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JimLawyer
JimLawyer, Solicitor
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I have a freelance client that is refusing to pay, His

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Hello, I have a freelance client that is refusing to pay
JA: Where is the client? It matters because laws vary by location.
Customer: His company is registered in the uk but he lived in Cyprus lives
JA: What steps has the client taken so far?
Customer: the total was 1500euros he has paid the 1000
JA: Is there anything else the Lawyer should know before I connect you? Rest assured that they'll be able to help you.
Customer: Basically, from the beginning of the project I have been bullied because I am a mum, I have been belittled, ridiculed, and bother initial payments were late 500 each time and now for the last part, my client has expressed that he was not satisfied.

Hello, this is Jim and welcome to JustAnswer. I will be the lawyer working with you today.
Sorry to hear of the issue. I will set out my written answer shortly.

If he has a limited company in the UK, and your contract was between you and the company - you will need to sue the company (as it is a separate legal entity to himself). If the contract is with him personally, you will need to sue him and he is based in Cyprus so that means it is slightly more complex. I will cover both options for you.
1. Suing the limited company (I presume it is a limited company and he is not registered as a sole trader or a partnership in the UK).

I would recommend that you send the company a formal letter before action to demand payment within 14 days and say that if they do not pay you, you will issue county court proceedings against them. See attached template as an example of what to say. Please let me know if you cannot see the letter which I have uploaded. You will need to tailor this letter to your situation.

You may also want to threaten a report to Trading Standards (who can be contacted on 0808(###) ###-####.

You will need to register at https://www.moneyclaim.gov.uk/web/mcol/welcome so that you are ready to issue the claim in the event they dispute the claim and do not pay you. The website is very user-friendly and you would not need a lawyer to use the money claim site.

Claims with a value of under £10,000 are classed as a "small claim", so legal costs are not recoverable and the matter may be dealt with on paper by a Judge, not at a hearing. This means the parties are on an equal footing, so you don’t need to worry about legal costs if you lost.

A hearing may be necessary if the court thinks that oral evidence is required to dispose of the case.
Here is a user guide for the money claim online site: https://assets.publishing.service.gov.uk/government/uploads/system/uploads/attachment_data/file/762843/mcol-userguide-eng.pdf

The court will then issue the claim and they will send you "notice of issue". The papers are served on the defendant who then has 14 days to acknowledge the claim - they do this by filling out an acknowledgment of service and they post it to the court. They indicate their intention when they do this, i.e. whether they admit the claim in full or partly, or if they deny the claim. If they want to defend the claim then their defence is due by 28 days from the date the court served them with the papers. The central court processing centre then sends the claim to the defendant's home county court for case management and directions - the directions will give a list of dates which you both must comply with. If there is no settlement then the claim will be dealt with at a final hearing which takes anything from 9 to 12 months from when you start the claim - longer if the claim is higher value. You can pursue the claim yourself or use a law firm. For the hearing you can use an advocate if you wish, though it's not compulsory. I have details of law firms and advocacy agencies if you would like those. Though in a small claim you won't be able to recover their charges from your opponent. A small claims hearing is easy to do, it's quite informal and no lawyer is required.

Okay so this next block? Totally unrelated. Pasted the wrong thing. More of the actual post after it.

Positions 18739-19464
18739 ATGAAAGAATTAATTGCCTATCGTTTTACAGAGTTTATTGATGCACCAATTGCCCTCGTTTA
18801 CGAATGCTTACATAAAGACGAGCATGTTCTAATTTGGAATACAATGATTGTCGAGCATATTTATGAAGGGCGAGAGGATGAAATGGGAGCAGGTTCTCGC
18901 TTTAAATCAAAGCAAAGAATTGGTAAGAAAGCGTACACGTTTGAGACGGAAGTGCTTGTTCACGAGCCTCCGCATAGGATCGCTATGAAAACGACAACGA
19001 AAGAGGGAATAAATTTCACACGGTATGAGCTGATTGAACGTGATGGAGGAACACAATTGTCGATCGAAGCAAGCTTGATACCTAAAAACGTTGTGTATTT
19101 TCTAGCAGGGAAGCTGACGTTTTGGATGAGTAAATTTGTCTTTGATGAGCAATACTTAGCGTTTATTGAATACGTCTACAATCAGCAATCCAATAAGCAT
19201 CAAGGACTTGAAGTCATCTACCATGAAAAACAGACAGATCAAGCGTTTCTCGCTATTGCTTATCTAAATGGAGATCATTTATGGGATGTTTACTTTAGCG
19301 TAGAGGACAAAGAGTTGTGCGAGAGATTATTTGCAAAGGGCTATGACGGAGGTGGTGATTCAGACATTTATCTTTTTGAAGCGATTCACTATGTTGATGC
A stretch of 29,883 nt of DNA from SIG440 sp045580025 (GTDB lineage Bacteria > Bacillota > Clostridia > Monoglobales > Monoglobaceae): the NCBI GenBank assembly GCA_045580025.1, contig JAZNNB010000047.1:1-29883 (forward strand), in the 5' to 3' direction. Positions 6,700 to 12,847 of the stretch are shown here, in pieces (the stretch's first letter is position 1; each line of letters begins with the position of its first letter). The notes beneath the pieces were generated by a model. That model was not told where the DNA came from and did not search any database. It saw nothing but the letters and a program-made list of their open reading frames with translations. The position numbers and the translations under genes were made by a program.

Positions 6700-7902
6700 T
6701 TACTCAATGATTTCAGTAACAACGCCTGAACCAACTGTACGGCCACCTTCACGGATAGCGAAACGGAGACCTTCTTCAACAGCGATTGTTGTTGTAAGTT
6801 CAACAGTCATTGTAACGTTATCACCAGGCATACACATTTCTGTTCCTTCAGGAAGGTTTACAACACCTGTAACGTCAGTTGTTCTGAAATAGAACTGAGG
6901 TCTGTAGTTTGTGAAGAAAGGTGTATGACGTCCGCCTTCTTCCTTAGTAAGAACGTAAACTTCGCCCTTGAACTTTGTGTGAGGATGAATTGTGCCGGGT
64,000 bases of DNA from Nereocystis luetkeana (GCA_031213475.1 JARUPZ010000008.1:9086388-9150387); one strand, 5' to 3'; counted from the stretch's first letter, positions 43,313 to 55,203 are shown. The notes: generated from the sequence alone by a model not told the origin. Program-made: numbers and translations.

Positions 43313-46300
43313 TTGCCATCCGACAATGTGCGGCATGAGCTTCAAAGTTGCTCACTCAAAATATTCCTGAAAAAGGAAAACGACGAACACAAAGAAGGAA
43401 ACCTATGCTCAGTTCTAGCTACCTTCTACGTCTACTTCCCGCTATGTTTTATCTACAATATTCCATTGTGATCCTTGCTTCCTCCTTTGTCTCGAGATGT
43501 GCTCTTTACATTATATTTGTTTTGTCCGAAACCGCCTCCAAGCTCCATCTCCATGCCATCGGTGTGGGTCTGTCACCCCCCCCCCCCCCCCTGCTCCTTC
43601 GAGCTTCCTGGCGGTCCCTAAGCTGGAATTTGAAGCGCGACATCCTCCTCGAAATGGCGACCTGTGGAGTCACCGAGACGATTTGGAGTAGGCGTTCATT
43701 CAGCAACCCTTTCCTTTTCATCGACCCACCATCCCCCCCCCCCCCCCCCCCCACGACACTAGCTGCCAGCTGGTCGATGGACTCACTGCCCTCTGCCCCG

Claims between £10,000 and £25,000 are subject to fixed costs only so if you lose then the risk is minimal. Further, the money claim website allows you to sue for an amount up to £100,000.

You would claim the sum for the loss, the court issue fee (details of the money claim fees are listed here at page 5:https://assets.publishing.service.gov.uk/government/uploads/system/uploads/attachment_data/file/904862/ex50-eng.pdf) and court interest which is 8% calculated on a daily rate from the date of loss to date of court judgment.

So for example if you were owed £10,000, interest would be £2.20 per day, which you can also claim.

The site allows you to calculate the interest and add it to the claim. If a hearing is required then there is a fee for this too - see page 7 of the previous link for details. Again, that fee is recoverable if you win.

If you are on a low income or have low savings (or in receipt of benefits), you can ask the court for a fee remission so you do not have to pay the court issue fee.

If you are eligible, let me know as you cannot use the online money claims site – you have to use the paper method, which is an N1 claim form sent to the County Court Money Claims Centre (I have a copy, let me know if you would like one).

If you win then once you have the CCJ from the court the defendant has 14 days to pay in full. If they do not then it gets registered with the credit agencies after 30 days. You can also enforce the CCJ with the county court bailiffs or transfer the debt to the High Court for a small additional fee assuming the total amount owed is at least £600 and you can use the high court enforcement officers who have greater powers than county court bailiffs. The transfer fee is added on to the debt and payable by the defendant.